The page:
cannot resist (doing) something
– I just can’t resist chocolate.

– She can never resist buying new shoes.
it is hard/difficult/impossible to resist something

– It’s hard to resist an invitation like that.

resist the temptation/urge to do something

– She resisted the temptation to laugh.

– They only wanted 3 dollars for it, so how could I resist?
_______________________________
regardless of
without being affected or influenced by something

– They decorated the house regardless of cost.

– All our proposals were rejected, regardless of their merits.
– The law requires equal treatment for all, regardless of race, religion, or sex.
_______________________________

 

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1 Response

  1. سلام زبان says:

    resolutions:

    ▶PROMISE◀
    [countable]a promise to yourself to do something
    ᅳsee also resolve
    resolution to do something
    *Carol made a resolution to work harder at school.
    *New Year’s resolution (=a resolution made on January 1st)

    _______________________________
    resolve:

    (formal)
    to make a definite decision to do something
    resolve to do something
    *After the divorce she resolved never to marry again.
    resolve that
    *Mary resolved that she would stop smoking.

    _______________________________
    start out

    phrasal verb
    1
    to begin happening or existing in a particular way, especially when this changes later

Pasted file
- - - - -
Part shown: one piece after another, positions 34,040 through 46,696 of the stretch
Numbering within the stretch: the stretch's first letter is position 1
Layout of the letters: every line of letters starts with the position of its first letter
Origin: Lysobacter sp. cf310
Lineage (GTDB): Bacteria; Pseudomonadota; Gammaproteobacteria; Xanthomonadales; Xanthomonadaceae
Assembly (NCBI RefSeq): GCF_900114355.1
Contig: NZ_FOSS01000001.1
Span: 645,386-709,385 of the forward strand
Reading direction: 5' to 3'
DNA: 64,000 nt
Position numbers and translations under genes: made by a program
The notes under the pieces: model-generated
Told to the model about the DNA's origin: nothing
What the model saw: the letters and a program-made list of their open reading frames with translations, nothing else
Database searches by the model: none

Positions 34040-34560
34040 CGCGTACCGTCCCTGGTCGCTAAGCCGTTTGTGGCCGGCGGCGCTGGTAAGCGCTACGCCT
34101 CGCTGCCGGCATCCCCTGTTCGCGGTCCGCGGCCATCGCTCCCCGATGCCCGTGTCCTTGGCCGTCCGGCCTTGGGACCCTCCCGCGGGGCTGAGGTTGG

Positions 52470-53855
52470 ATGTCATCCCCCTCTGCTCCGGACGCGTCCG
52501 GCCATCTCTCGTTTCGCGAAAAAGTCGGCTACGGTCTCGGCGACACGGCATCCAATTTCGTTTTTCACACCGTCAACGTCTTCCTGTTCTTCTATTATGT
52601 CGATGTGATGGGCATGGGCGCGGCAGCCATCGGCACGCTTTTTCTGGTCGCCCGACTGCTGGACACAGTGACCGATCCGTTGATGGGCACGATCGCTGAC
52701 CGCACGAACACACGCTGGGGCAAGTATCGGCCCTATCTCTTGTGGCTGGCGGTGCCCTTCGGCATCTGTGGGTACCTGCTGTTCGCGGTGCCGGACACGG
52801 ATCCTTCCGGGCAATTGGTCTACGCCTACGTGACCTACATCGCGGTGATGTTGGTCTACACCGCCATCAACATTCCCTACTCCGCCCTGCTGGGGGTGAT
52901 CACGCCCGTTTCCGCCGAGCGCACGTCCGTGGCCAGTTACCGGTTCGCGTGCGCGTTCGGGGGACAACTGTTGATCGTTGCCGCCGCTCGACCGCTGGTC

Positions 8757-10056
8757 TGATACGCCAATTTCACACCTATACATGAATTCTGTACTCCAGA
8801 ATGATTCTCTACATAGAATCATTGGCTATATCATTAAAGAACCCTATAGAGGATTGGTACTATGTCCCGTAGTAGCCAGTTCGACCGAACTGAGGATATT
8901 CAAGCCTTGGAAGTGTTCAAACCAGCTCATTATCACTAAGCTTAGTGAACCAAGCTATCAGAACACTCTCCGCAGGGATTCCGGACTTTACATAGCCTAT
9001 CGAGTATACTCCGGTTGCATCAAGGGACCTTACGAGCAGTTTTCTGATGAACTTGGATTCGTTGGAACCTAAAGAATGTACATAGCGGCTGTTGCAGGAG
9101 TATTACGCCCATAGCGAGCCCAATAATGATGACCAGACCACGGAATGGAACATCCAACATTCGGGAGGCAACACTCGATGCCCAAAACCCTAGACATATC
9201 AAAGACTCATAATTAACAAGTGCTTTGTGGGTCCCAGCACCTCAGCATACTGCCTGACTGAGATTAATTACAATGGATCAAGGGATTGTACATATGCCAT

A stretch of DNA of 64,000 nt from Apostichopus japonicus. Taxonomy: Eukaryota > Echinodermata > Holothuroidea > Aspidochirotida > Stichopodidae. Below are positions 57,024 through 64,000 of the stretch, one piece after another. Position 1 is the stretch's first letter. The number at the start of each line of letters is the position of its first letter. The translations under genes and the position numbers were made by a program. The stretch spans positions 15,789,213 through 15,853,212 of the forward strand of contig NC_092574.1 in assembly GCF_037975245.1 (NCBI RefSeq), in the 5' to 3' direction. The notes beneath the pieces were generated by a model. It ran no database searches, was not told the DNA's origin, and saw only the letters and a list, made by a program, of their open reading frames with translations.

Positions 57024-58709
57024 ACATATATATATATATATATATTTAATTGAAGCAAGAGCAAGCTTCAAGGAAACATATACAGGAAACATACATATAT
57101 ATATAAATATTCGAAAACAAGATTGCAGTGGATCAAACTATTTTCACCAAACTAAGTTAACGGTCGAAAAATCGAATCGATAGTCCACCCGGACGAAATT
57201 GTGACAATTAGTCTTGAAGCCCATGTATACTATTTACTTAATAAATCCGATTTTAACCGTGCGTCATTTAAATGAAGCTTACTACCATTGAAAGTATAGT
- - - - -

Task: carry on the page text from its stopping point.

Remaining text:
start out as
    ‘The Star’ started out as a small weekly newspaper.
    The leaves start out a pale green, and later get darker.
    2
    to begin your life or profession, or an important period of time
    When the band first started out, they played at small clubs.
    start out as
    She started out as a model.
    start out on
    young couples starting out on their life together
    3
    to begin going somewhere
    Oliver started out at five, when it was still dark.

    _______________________________
    resist:

    to stop yourself from having something that you like very much or doing something that you want to do
    cannot resist (doing) something
    I just can’t resist chocolate.She can never resist buying new shoes.
    it is hard/difficult/impossible to resist something It’s hard to resist an invitation like that. resist the temptation/urge to do something She resisted the temptation to laugh.

    They only wanted 3 dollars for it, so how could I resist?
    _______________________________
    regardless of:
    without worrying about or taking account of: They decorated the house regardless of cost. | All our proposals were rejected, regardless of their merits.
    *The law requires equal treatment for all, regardless of race, religion, or sex.
    _______________________________
    break:

    ▶PROMISE/AGREEMENT◀
    [transitive]to not do something that you have promised to do or signed an agreement to do
    I never break my promises .You betrayed me. You broke your word . break an agreement/contract He was worried that he might be breaking his contract.

    _______________________________
    break:

    ▶END SOMETHING◀
    [transitive] to stop something from continuing
    We need to break the cycle of poverty and crime in the inner cities. We took turns driving, in order to try and break the monotony. New talks will begin on Monday in an effort to break the deadlock .